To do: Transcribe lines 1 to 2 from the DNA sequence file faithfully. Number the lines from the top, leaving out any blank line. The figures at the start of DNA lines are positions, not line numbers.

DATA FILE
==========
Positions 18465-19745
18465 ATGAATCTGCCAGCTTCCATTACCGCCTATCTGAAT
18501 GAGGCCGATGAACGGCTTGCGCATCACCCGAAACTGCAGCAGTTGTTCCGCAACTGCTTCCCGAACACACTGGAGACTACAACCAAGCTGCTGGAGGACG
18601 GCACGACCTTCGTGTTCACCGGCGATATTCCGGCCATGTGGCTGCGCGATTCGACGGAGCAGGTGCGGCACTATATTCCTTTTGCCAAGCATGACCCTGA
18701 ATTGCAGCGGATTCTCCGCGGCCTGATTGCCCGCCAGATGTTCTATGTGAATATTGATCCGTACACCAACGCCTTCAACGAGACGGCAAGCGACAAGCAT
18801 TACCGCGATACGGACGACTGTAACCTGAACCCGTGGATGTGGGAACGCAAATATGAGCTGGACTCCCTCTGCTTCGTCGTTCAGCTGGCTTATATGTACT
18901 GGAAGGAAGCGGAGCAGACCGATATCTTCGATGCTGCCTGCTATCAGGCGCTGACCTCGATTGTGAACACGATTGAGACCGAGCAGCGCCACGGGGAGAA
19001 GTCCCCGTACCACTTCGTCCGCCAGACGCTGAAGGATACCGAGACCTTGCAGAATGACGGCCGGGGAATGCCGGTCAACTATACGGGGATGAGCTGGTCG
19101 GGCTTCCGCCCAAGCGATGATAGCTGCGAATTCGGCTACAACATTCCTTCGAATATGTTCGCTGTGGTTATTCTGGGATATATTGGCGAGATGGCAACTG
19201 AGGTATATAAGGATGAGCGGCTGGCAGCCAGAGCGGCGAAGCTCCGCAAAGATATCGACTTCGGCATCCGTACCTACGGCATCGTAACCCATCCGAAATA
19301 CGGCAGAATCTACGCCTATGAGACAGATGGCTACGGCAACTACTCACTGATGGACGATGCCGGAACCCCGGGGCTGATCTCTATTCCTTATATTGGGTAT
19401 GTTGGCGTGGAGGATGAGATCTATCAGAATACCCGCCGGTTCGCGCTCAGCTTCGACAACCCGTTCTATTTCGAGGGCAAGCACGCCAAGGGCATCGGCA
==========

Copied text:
Positions 18465-19745
18465 ATGAATCTGCCAGCTTCCATTACCGCCTATCTGAAT